Rick Grimes and co. have been fighting the zombie apocalypse for years now, but somehow the walkers still aren’t their biggest threat – other humans have proven to be the most dangerous. TWD remains the highest-rated scripted TV series because of its built-in comic book fan base, gorgeous cinematography, Fresh writing (the first six of its eight seasons are Certified Fresh on the Tomatometer, while the two most recent seasons are still Fresh) with occasional watercooler moments, a reliable horror factor that has mesmerized gorehounds since the beginning, and, yet again, a talented ensemble cast, including Andrew Lincoln, Norman Reedus, Melissa McBride, Danai Gurira, Lauren Cohan, and — RIP, Carl and Glenn! — Chandler Riggs, and Steven Yeun. With Lincoln officially saying goodbye in the upcoming ninth season, TWD should retain its must-watch status for at least another season — but all bets are off for what comes next.

Tag Cloud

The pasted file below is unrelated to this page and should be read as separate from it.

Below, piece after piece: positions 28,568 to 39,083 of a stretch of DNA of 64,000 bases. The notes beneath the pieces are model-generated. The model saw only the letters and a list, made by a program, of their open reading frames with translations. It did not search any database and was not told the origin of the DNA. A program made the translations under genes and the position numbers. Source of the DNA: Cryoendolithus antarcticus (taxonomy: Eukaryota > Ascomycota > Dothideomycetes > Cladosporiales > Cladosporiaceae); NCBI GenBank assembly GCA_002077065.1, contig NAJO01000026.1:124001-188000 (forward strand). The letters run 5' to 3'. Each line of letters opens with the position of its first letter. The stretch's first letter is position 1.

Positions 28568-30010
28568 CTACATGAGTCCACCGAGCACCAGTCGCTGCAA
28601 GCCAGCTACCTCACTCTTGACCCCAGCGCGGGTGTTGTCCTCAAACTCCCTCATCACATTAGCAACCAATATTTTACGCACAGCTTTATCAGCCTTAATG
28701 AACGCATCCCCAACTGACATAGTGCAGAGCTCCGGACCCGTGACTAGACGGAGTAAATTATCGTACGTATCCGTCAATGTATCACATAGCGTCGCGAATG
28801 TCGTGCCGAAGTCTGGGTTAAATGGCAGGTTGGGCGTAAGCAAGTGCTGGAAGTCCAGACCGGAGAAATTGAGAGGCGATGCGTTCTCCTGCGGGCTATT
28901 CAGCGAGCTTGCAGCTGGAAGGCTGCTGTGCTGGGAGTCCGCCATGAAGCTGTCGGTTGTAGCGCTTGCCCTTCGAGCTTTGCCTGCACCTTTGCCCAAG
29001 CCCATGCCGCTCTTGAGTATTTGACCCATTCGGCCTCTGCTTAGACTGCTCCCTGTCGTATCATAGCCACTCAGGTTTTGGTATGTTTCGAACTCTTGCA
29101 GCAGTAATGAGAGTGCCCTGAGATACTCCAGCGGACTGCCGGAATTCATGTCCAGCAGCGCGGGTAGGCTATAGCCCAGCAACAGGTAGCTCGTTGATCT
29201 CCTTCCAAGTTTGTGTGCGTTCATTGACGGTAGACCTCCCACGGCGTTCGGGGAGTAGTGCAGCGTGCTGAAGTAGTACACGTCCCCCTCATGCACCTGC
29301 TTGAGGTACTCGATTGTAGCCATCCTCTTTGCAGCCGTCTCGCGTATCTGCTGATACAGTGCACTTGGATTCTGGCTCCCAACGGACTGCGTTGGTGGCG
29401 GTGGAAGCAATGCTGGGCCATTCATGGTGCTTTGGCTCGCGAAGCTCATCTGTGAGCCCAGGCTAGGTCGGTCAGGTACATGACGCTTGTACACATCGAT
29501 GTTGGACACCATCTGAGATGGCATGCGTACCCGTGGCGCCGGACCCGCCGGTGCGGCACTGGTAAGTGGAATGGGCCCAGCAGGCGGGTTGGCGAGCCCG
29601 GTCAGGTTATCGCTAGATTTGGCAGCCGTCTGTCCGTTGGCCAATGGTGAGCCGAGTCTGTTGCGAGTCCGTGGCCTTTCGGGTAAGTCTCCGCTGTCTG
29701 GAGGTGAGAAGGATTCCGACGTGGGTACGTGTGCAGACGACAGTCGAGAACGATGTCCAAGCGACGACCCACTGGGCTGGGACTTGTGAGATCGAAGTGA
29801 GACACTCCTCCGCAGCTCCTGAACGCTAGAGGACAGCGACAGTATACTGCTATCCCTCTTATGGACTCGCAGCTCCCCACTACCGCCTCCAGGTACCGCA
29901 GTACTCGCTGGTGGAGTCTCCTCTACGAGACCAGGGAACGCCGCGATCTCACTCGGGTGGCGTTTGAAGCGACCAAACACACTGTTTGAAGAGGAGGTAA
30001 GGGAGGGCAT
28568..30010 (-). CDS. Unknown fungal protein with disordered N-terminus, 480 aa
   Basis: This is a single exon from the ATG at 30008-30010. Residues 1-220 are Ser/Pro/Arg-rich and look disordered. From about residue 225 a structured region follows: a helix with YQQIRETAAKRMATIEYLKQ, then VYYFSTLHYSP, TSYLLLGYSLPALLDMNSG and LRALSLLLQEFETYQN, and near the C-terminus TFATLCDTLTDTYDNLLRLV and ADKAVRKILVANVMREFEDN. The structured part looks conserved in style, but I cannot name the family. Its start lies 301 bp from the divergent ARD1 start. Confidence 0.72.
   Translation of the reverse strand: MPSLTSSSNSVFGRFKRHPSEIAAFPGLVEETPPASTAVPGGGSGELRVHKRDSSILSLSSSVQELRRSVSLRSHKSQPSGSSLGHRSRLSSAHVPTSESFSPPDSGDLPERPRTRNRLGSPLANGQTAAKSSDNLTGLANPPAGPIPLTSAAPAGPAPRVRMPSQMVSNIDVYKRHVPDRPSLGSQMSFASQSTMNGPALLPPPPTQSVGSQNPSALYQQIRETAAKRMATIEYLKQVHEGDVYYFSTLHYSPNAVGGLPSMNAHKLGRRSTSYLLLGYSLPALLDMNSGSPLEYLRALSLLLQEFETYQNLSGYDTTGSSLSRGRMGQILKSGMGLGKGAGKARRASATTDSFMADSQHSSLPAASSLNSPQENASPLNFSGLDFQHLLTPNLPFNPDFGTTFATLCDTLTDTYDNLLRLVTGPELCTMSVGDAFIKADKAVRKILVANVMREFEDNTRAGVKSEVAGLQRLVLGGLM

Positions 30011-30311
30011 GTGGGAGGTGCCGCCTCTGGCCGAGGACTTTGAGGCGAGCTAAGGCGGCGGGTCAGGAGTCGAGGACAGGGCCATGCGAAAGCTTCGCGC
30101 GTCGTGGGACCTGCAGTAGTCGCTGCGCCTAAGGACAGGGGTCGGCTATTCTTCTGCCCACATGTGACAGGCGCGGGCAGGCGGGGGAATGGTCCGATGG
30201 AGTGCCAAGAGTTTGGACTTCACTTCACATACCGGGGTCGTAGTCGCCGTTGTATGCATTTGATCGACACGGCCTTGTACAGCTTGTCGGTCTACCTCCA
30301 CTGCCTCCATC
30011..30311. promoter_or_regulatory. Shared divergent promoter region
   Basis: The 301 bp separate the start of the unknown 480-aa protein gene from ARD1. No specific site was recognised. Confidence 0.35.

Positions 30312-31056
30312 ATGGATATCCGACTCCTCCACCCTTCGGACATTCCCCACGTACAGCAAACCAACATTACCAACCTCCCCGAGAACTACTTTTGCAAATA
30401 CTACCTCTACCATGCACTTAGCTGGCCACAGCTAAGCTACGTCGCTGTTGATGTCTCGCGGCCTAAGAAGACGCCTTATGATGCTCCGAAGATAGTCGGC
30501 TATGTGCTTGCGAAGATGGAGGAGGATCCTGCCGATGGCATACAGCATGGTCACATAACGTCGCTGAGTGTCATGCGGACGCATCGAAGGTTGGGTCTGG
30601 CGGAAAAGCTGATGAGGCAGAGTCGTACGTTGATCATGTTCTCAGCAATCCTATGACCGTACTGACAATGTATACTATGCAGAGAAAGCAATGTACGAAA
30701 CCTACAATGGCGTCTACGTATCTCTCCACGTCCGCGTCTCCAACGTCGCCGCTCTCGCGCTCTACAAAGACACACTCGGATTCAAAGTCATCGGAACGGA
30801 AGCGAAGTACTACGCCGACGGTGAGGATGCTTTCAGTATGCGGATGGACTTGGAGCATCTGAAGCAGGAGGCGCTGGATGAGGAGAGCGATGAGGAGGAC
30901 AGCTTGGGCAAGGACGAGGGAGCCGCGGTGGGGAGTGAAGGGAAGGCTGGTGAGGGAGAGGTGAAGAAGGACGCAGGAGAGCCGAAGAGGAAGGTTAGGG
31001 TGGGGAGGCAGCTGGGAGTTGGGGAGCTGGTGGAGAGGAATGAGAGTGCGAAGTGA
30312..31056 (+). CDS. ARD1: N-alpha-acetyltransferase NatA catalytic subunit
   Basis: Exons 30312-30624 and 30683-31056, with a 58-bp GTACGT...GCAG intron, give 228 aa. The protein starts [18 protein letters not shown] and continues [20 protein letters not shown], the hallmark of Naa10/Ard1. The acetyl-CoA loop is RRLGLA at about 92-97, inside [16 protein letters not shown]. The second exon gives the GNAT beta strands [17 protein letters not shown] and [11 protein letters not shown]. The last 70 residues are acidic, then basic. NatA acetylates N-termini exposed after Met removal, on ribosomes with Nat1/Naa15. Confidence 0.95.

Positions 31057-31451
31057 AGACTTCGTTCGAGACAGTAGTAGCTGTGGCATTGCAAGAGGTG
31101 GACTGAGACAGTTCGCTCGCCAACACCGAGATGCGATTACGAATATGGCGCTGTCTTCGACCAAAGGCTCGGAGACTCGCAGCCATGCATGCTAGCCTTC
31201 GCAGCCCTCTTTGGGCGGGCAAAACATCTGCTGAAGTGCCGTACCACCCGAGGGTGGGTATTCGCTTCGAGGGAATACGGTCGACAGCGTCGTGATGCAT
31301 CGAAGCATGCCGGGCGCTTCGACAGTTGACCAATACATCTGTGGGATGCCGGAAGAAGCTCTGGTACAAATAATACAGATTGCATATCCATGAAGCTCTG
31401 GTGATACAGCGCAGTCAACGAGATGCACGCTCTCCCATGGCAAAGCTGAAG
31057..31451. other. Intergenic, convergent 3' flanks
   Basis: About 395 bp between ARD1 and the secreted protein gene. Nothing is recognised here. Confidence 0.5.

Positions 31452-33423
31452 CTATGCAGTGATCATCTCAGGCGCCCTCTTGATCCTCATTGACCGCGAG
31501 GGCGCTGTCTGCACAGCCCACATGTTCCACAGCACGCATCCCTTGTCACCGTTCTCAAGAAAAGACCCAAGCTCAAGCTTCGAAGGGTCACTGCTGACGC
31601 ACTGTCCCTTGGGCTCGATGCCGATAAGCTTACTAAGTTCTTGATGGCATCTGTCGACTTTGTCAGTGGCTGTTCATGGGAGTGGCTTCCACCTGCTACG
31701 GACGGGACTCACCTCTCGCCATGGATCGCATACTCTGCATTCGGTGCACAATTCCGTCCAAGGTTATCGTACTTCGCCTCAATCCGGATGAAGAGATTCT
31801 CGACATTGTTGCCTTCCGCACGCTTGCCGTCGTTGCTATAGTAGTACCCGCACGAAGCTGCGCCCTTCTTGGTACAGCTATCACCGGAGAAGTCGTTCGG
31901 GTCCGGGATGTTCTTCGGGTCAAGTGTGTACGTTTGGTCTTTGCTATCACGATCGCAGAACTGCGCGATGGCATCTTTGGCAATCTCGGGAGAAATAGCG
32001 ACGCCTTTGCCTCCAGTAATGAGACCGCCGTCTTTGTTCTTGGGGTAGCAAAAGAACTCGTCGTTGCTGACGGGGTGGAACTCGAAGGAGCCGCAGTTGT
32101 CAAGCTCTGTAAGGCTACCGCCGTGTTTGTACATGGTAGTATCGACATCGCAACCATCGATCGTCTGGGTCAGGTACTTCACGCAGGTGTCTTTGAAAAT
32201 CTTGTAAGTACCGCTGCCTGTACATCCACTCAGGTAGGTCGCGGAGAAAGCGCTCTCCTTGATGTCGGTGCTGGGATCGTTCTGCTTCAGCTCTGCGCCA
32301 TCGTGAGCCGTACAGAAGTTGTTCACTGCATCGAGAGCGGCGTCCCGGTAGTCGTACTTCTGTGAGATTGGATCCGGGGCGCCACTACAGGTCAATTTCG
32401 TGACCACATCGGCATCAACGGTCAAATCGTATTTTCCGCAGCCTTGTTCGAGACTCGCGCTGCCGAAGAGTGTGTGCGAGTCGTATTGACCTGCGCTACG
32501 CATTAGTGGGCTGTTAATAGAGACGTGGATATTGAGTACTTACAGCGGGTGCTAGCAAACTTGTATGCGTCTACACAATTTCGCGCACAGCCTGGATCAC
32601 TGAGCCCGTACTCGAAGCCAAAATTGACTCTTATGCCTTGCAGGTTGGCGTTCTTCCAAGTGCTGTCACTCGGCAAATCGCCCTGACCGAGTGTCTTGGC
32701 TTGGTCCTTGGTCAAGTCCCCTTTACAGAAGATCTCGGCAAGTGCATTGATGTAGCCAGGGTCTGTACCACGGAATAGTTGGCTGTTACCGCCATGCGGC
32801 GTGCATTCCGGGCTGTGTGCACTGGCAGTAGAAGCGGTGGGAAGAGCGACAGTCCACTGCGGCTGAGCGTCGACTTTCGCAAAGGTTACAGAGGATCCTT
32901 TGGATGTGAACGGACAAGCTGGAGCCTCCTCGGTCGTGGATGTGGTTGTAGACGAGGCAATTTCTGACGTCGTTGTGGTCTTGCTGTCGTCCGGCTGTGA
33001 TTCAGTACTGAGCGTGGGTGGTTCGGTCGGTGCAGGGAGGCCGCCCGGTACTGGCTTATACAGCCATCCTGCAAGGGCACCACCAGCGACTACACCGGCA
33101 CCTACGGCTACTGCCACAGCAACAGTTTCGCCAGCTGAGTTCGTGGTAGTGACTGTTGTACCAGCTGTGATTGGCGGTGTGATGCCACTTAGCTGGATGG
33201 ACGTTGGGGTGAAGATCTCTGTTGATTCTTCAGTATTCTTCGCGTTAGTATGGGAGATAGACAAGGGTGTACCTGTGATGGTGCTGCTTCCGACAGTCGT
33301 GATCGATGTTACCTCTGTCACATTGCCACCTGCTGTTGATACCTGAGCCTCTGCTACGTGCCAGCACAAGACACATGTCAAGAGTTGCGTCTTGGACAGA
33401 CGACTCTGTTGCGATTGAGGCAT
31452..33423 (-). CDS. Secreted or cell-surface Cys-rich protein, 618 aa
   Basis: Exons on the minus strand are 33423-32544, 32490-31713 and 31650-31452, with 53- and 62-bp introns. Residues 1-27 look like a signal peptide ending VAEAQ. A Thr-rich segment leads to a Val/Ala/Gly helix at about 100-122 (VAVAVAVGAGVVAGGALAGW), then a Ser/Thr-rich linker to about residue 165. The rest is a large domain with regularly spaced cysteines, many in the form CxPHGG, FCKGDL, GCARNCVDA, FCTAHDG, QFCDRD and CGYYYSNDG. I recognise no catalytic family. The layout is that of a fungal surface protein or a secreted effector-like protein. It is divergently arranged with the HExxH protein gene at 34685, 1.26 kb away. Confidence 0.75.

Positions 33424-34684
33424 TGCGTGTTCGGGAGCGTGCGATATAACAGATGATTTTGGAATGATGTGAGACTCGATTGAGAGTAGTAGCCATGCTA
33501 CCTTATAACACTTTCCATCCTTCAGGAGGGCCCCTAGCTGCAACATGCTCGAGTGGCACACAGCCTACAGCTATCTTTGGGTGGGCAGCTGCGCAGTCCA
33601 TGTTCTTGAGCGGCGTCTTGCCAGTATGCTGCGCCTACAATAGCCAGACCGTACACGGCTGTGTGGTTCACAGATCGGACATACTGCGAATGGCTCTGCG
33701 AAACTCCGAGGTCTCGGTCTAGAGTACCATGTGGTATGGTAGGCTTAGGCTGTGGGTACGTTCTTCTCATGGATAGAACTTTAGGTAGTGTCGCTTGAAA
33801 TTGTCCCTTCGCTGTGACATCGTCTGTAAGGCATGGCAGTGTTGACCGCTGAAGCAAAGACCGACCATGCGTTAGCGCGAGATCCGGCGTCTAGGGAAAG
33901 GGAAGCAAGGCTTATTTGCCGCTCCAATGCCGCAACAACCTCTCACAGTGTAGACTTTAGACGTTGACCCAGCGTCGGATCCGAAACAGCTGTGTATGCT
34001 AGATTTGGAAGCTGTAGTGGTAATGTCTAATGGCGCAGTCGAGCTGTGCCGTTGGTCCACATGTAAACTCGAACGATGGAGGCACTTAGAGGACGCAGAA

FOX Rocky Walt Disney Pictures 2018 Turner Classic Movies Character Guide Sneak Peek Cartoon Network thriller space breaking bad The Arrangement Stephen King Chilling Adventures of Sabrina robots Elton John See It Skip It cancelled The Purge Infographic anime composers Superheroe Nickelodeon FXX Mystery Nominations cancelled television Peacock YouTube Red revenge Rom-Com Family Sony Pictures Super Bowl Anna Paquin period drama joker Christmas Epix A&E Teen IFC Marvel Television Western spinoff Discovery Channel science fiction Superheroes Showtime Musicals Lucasfilm Summer series IFC Films Video Games Classic Film rotten movies we love Spectrum Originals WGN Pet Sematary Comedy Central psychological thriller Apple TV+ Polls and Games social media Pixar TV renewals jamie lee curtis teaser OneApp Tumblr BET unscripted SXSW Ellie Kemper Lionsgate DC Universe TCA Comedy New York Comic Con YouTube Premium Drama Ovation Valentine's Day green book independent Netflix crime drama free movies romance Countdown canceled Trailer stand-up comedy Starz theme song GLAAD 2016 Spring TV medical drama diversity LGBT Hallmark finale Quiz Watching Series adventure Nat Geo video witnail mockumentary APB 007 Fox News nature singing competition Biopics kids Animation Chernobyl true crime docudrama Captain marvel Thanksgiving crime sequel sitcom ESPN BBC America politics Bravo FX 21st Century Fox Disney Channel ABC directors TCA Winter 2020 Lifetime Christmas movies sports cars TBS cinemax TV dceu halloween Reality Mary poppins Freeform Awards Esquire ABC Family boxoffice VICE disaster Interview A24 award winner TCM 2020 Country screen actors guild Year in Review Marvel El Rey Podcast blockbuster aliens Schedule 24 frames TV Land TruTV NYCC zero dark thirty cops Red Carpet Avengers Amazon Prime Video Paramount dc Holidays adaptation anthology Shudder Pop TLC TIFF Adult Swim 20th Century Fox comic mutant Syfy Toys Television Academy ghosts game of thrones DC Comics talk show 2017 crossover Crackle 2015 CBS historical drama travel Film Festival miniseries BBC Heroines Winter TV OWN movie Vudu Turner PaleyFest The Walking Dead casting versus Star Trek HBO USA Network Grammys Music Mudbound Trivia transformers DirecTV Box Office American Society of Cinematographers werewolf Marvel Studios Cannes MTV zombies Warner Bros. Women's History Month SundanceTV SDCC Rocketman Horror Rock elevated horror spider-man south america Marathons Black Mirror Calendar GIFs AMC 2019 Masterpiece Holiday CBS All Access Apple TV Plus Endgame harry potter X-Men natural history Brie Larson Pirates Action Mary Tyler Moore Amazon Prime RT21 foreign name the review E! book DC streaming service cats Tarantino spy thriller Spike First Look LGBTQ History cancelled TV shows Hulu CNN binge Trophy Talk television Britbox DGA Food Network Amazon Logo RT History dramedy Mary Poppins Returns VH1 festivals Paramount Network latino psycho Sundance TV cooking Netflix Christmas movies Star Wars christmas movies San Diego Comic-Con indie Baby Yoda Shondaland reboot Mindy Kaling Reality Competition war TCA 2017 Universal Writers Guild of America Election Pride Month Sundance 45 Disney streaming service PBS Acorn TV Premiere Dates hispanic Comics on TV Winners technology Fall TV Oscars WarnerMedia comiccon Fantasy Columbia Pictures The Witch strong female leads blaxploitation movies Opinion Martial Arts political drama sag awards 71st Emmy Awards based on movie cancelled TV series CW Seed ITV game show crime thriller Emmys Lifetime NBC toy story quibi Film President Sci-Fi comics Disney canceled TV shows Certified Fresh E3 ratings Tubi streaming animated Sundance Now First Reviews Emmy Nominations Disney+ Disney Plus screenings Ghostbusters children's TV Dark Horse Comics Apple Crunchyroll YouTube serial killer Photos vampires police drama spanish language dragons Song of Ice and Fire romantic comedy discovery MSNBC Academy Awards Amazon Studios Musical justice league The CW Tomatazos Binge Guide National Geographic batman Kids & Family hist cults MCU documentary USA Set visit TNT supernatural facebook Comic Book richard e. Grant Best and Worst Disney Plus doctor who Unbreakable Kimmy Schmidt Awards Tour Cosplay tv talk spain Extras what to watch Arrowverse Hallmark Christmas movies CMT golden globes biography HBO Max zombie renewed TV shows cartoon GoT Creative Arts Emmys slashers YA